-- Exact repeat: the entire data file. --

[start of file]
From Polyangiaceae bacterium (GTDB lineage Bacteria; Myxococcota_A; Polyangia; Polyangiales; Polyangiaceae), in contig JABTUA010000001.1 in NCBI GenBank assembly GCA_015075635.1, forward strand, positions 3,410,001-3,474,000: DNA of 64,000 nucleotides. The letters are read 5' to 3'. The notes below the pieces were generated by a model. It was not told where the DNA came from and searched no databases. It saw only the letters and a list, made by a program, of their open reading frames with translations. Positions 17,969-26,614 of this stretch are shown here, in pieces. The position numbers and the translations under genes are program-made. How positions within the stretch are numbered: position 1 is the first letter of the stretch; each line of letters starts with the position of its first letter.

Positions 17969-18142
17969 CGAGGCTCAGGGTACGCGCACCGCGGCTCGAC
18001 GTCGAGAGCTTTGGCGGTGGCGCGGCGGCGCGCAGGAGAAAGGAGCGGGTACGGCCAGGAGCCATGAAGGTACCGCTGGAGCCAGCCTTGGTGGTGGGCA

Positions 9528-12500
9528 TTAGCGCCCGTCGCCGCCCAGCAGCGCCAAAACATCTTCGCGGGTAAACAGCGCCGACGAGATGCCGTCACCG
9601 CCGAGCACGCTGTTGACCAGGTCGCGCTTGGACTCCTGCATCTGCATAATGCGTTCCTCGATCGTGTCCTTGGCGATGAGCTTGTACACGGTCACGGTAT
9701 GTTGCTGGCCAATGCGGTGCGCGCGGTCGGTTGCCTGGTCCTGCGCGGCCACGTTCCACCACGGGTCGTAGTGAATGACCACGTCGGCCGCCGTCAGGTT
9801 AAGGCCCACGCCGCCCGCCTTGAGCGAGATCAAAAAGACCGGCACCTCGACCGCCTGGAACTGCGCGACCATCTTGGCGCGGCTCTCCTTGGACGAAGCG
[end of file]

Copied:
From Polyangiaceae bacterium (GTDB lineage Bacteria; Myxococcota_A; Polyangia; Polyangiales; Polyangiaceae), in contig JABTUA010000001.1 in NCBI GenBank assembly GCA_015075635.1, forward strand, positions 3,410,001-3,474,000: DNA of 64,000 nucleotides. The letters are read 5' to 3'. The notes below the pieces were generated by a model. It was not told where the DNA came from and searched no databases. It saw only the letters and a list, made by a program, of their open reading frames with translations. Positions 17,969-26,614 of this stretch are shown here, in pieces. The position numbers and the translations under genes are program-made. How positions within the stretch are numbered: position 1 is the first letter of the stretch; each line of letters starts with the position of its first letter.

Positions 17969-18142
17969 CGAGGCTCAGGGTACGCGCACCGCGGCTCGAC
18001 GTCGAGAGCTTTGGCGGTGGCGCGGCGGCGCGCAGGAGAAAGGAGCGGGTACGGCCAGGAGCCATGAAGGTACCGCTGGAGCCAGCCTTGGTGGTGGGCA

Positions 9528-12500
9528 TTAGCGCCCGTCGCCGCCCAGCAGCGCCAAAACATCTTCGCGGGTAAACAGCGCCGACGAGATGCCGTCACCG
9601 CCGAGCACGCTGTTGACCAGGTCGCGCTTGGACTCCTGCATCTGCATAATGCGTTCCTCGATCGTGTCCTTGGCGATGAGCTTGTACACGGTCACGGTAT
9701 GTTGCTGGCCAATGCGGTGCGCGCGGTCGGTTGCCTGGTCCTGCGCGGCCACGTTCCACCACGGGTCGTAGTGAATGACCACGTCGGCCGCCGTCAGGTT
9801 AAGGCCCACGCCGCCCGCCTTGAGCGAGATCAAAAAGACCGGCACCTCGACCGCCTGGAACTGCGCGACCATCTTGGCGCGGCTCTCCTTGGACGAAGCG